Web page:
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The (increasingly irrelevant) living room
Why do we so rarely live in our living rooms, asks Joan DeJean in The New York Times — pointing out that the 17th Century concept of the living room as "non-grand" space has never fully taken off
 
The living room: well decorated, but seldom lived-in
The living room: well decorated, but seldom lived-in
Corbis

It's called the living room, but in the modern house, it's typically the room least likely to be lived in, says Joan DeJean in The New York Times. Why is this case? DeJean, a professor of romance languages at the University of Pennsylvania, and the author of The Age of Comfort: When Paris Discovered Casual — and the Modern Home Began, examines the notion of the "living room," how it's changed over the last four centuries, and how the very concept may be disappearing. Here's an excerpt:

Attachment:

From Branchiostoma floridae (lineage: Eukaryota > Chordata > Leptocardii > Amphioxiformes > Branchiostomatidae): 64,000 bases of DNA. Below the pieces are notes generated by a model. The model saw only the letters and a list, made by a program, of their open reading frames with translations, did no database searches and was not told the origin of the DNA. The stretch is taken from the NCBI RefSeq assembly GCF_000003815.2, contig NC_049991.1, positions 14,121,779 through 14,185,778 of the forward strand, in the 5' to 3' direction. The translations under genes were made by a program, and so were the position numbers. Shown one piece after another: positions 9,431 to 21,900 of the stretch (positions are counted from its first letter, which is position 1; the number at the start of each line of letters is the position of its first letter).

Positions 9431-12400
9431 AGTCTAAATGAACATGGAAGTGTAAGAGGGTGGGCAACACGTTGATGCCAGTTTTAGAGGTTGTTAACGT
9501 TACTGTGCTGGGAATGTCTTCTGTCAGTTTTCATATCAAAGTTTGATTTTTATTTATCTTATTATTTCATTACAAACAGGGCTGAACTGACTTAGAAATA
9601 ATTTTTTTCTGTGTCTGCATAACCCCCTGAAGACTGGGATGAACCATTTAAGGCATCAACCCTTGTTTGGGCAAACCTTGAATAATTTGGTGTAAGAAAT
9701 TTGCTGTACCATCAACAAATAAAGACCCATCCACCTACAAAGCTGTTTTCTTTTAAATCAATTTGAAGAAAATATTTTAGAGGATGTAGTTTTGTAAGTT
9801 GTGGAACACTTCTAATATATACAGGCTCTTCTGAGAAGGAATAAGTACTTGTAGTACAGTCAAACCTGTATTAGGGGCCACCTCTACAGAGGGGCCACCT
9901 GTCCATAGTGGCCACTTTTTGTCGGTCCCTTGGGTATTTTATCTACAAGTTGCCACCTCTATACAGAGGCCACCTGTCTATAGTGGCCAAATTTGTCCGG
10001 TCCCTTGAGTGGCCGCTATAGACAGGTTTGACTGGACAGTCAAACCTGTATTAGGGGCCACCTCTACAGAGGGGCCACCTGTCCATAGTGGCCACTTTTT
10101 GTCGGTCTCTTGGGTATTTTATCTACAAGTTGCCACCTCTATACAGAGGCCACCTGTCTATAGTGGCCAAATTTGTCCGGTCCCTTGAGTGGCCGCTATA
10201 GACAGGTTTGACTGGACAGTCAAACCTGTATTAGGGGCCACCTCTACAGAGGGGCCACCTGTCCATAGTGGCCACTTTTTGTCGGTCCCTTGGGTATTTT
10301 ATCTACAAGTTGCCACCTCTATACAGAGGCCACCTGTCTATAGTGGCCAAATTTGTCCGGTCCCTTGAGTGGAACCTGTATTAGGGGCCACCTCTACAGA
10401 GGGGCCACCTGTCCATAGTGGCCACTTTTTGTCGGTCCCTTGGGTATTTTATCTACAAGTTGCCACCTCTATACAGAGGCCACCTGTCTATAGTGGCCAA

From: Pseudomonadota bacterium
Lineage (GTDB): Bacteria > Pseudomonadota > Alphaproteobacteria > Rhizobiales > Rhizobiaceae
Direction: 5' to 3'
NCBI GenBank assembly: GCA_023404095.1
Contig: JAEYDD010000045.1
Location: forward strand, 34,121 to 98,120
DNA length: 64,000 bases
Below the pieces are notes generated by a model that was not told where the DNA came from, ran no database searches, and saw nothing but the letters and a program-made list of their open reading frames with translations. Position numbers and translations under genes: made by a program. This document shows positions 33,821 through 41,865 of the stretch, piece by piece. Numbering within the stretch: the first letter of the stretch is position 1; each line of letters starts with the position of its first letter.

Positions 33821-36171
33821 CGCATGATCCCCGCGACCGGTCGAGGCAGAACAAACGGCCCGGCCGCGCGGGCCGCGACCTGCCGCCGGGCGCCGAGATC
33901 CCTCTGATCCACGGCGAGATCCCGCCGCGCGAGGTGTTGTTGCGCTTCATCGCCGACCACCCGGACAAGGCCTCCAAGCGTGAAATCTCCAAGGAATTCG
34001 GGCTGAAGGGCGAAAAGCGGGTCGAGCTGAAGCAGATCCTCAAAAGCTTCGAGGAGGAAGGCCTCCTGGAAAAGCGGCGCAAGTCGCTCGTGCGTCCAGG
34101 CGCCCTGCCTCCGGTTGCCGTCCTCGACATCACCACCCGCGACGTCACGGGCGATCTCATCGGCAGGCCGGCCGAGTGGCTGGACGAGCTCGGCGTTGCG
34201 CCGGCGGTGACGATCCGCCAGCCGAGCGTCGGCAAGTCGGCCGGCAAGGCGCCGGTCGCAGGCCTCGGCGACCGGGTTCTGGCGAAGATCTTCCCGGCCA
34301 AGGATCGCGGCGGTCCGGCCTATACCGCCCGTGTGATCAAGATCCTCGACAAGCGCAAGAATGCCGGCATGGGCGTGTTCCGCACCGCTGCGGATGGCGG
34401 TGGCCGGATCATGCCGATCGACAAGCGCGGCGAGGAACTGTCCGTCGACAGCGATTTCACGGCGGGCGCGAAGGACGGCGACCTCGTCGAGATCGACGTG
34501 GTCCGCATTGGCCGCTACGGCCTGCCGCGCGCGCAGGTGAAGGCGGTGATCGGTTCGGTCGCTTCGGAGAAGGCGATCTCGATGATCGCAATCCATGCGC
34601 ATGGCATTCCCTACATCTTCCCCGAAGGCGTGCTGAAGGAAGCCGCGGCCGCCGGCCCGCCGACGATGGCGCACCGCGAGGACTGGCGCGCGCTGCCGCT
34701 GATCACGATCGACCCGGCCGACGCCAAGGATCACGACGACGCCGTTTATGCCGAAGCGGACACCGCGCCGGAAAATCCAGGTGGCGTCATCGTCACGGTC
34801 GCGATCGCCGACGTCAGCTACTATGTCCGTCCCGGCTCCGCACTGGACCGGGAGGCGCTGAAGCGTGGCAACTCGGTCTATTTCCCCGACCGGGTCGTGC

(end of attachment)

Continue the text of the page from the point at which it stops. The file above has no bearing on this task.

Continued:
In 1691, in the first edition of what was to become a hugely influential architectural manual, “Lessons of Architecture,” Charles Augustin d’Aviler drew a distinction between formal display spaces and a new kind of room, spaces that were “less grand.” D’Aviler used an unusual phrase to describe these new rooms: “le plus habité”  — literally the most lived in. This marked the first time that an architect discussed the notion of living rooms, rooms intended for everyday life....

...[But today] many living rooms are still display spaces — designed to showcase, for example, a collection of architect-designed furniture that is hardly intended for casual use. Some homes have a grand living room that gets only occasional use, while ordinary social activities take place in a smaller room with another name like family room or rec room. And in many homes, people socialize in the kitchen, while the living room, even if it’s not intended to make a design statement, gets almost no regular use.

Why is it that the one room whose name honors everyday life is so often a place where we do as little living as possible?

Read the entire article at The New York Times.

 

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